Local Food Economy

Helping your employees make more sustainable food choices

By Steve Ashworth

Steve Ashworth

Chartered accountant and Bristol food-lover Steve Ashworth describes some of the steps that his business, PKF Francis Clark, has taken to make the food in his workplace more sustainable. From supply chains to snacks to food waste.

We want affordable, sustainable, healthy and responsibly sourced food. But as soon as you put all of these together everyday life can become more difficult. The challenges are even greater when this extends to the workplace.

Your employees choose what to eat and where to eat it! But do they have that choice at work? As individuals they are asking for more choice in the workplace, but as their employer are you listening? As an employer are you thinking about the same issues and questioning how you buy food, where you buy it and what happens to the waste? If so, have you worked out how to make these changes?

The six Going for Gold action areas for organisations will help improve the daily choices of your employees and provide a healthier and more environmentally conscious food offering as part of daily working life. Introducing affordable, healthy food, made in a way that’s fair for the producers and doesn’t harm the environment can be a positive and empowering transformation in any organisation. It can help to make the work environment a more enjoyable and healthy place to work.

Buying local and better can be a part of the changes you introduce. This could be by re-engaging with your suppliers and considering where the food is coming from, how it is packaged and how far it has travelled. Think about people, places and planet; communicate what you are doing and make simple changes that have the widest impact and those that are good for the business.

Look to make a positive impact and help your employees think about their food choices and the impact this is having on them and their well-being as well as the environment. As a starting point, together with your employees, I hope you can be inspired by some of the changes that we have made as a business:

  • Consider your suppliers. Are you buying from local and sustainable businesses, whether that is your daily milk delivery or the working lunches you buy in? The UK must shorten and reduce the complexity of food supply chains if it hopes to ensure future food security, and you can assist with this by thinking about where the food is coming from.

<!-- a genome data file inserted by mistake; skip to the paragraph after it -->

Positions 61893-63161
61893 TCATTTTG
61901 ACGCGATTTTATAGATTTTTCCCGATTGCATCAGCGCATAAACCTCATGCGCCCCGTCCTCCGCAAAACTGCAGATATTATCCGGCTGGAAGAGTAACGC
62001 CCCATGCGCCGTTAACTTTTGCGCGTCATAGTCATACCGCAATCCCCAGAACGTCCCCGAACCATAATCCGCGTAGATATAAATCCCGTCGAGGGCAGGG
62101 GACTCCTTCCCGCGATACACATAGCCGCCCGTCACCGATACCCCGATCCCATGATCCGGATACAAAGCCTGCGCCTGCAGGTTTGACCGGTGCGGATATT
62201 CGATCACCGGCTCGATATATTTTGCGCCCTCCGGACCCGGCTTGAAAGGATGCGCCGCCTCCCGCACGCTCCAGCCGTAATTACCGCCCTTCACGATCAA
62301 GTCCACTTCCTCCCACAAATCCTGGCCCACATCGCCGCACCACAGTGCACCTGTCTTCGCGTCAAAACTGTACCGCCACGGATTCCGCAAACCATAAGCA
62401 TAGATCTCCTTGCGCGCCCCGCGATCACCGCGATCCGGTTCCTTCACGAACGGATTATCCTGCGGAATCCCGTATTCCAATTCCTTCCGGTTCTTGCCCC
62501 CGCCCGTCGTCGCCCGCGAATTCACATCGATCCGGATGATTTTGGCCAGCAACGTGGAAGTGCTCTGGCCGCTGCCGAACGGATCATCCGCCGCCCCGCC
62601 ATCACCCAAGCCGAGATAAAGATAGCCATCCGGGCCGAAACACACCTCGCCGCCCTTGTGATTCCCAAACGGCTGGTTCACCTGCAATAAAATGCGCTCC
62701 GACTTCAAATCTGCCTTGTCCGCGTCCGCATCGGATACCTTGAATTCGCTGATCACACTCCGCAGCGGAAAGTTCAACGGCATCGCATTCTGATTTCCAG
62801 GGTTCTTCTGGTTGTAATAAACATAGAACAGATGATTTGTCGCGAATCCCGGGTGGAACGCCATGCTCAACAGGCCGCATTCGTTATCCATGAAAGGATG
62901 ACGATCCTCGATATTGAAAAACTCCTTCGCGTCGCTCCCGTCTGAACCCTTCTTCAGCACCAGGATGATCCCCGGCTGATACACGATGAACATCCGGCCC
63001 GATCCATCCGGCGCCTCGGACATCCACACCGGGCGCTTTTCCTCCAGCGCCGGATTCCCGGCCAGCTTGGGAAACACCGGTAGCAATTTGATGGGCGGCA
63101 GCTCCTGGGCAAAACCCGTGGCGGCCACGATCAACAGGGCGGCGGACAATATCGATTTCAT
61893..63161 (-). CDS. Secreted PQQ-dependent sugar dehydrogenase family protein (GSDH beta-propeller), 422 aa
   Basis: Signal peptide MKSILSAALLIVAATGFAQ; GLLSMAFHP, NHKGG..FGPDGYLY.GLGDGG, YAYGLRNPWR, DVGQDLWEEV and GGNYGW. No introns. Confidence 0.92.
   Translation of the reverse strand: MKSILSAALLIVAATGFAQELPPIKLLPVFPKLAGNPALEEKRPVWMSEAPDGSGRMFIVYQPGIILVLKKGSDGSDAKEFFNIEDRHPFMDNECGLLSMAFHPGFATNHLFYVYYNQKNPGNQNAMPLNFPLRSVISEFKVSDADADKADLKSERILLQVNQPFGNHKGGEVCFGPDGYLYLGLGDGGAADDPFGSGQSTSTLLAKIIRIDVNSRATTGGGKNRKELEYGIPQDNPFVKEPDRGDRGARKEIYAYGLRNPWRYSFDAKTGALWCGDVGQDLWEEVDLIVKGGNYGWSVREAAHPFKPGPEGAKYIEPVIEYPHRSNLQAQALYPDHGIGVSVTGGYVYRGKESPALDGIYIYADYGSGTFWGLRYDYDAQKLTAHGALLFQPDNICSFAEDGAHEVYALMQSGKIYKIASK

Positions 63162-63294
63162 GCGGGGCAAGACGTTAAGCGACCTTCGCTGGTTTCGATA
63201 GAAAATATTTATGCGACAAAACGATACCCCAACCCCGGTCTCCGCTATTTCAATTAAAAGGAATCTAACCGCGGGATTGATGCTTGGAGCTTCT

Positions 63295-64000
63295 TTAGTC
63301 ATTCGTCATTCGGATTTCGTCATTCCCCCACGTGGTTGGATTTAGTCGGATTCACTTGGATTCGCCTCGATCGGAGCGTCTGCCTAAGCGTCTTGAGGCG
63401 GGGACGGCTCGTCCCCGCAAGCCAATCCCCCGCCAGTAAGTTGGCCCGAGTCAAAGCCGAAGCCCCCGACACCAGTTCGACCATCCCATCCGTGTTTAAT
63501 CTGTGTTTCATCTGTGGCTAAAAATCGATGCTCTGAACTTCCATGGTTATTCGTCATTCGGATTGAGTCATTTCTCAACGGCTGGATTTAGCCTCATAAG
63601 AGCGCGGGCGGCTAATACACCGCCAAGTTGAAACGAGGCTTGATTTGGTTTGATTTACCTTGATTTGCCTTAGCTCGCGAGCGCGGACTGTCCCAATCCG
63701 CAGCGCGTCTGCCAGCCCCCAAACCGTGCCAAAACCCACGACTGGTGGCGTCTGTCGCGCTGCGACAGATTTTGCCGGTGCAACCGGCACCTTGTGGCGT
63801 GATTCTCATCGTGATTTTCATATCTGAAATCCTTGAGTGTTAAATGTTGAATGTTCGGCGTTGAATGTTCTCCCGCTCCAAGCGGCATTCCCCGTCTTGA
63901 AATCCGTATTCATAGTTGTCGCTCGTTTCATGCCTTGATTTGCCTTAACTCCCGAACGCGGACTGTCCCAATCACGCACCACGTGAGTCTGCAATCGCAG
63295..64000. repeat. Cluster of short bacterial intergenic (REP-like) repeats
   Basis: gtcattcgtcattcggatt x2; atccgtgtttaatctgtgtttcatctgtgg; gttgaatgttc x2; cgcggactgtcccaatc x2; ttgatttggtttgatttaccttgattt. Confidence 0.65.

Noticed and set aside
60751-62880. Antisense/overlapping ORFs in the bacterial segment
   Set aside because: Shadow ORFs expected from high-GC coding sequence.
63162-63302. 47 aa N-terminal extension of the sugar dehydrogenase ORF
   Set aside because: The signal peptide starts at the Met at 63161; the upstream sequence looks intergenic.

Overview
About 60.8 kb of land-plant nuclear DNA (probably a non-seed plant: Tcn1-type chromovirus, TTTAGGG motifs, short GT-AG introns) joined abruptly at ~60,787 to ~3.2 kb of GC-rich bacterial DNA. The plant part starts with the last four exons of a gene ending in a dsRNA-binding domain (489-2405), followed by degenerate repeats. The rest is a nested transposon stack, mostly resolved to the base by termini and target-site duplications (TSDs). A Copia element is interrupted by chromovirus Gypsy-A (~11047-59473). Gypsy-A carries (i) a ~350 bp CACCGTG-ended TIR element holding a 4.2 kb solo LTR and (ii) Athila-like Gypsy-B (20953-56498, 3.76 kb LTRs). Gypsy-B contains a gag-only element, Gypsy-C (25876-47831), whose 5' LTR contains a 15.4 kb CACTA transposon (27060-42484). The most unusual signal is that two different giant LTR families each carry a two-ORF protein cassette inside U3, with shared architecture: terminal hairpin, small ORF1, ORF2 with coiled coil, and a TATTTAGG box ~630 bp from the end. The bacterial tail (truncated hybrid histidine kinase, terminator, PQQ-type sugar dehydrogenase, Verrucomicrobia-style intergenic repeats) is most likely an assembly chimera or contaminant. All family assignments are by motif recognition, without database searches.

• Put inedible food in a food waste bin, along with a bin for plastics and paper.  Then, speak with an organisation like Geneco to collect your food waste. We partnered with others in our building to make this more cost-effective.
  • Look at your caterers. We now have a monthly breakfast with our staff. We buy in the food from a local café who have great food ethics. Not only are we thinking about the food, but it gives the staff time to sit down together over breakfast and chat.
  • Provide fruit and other healthy snacks. We now have a regular fruit delivery each week and encourage staff to take home any surplus, so as not to waste it.  Maybe someone could take it home and cook with it.
© Photo by City to Sea

There’s so much your business can do to make eating better a part of life in the workplace; your employees can support and encourage you and their peers to make these positive changes. Finally, if you run a food business you can commit to the Going for Gold Catering and Procurement Pledge as a framework for taking action.

Steve Ashworth is Director at PKF Francis Clark Chartered Accountants. Steve is a keen home cook and won the South West ‘home cook’ Chef of the Year in 2013. He is also a judge for various South West and national food producer and restaurant awards.

Join the conversation

So, what change do you want to see happen that will transform food in Bristol by 2030? Do you already have an idea for how Bristol can make this happen? Join the conversation now.

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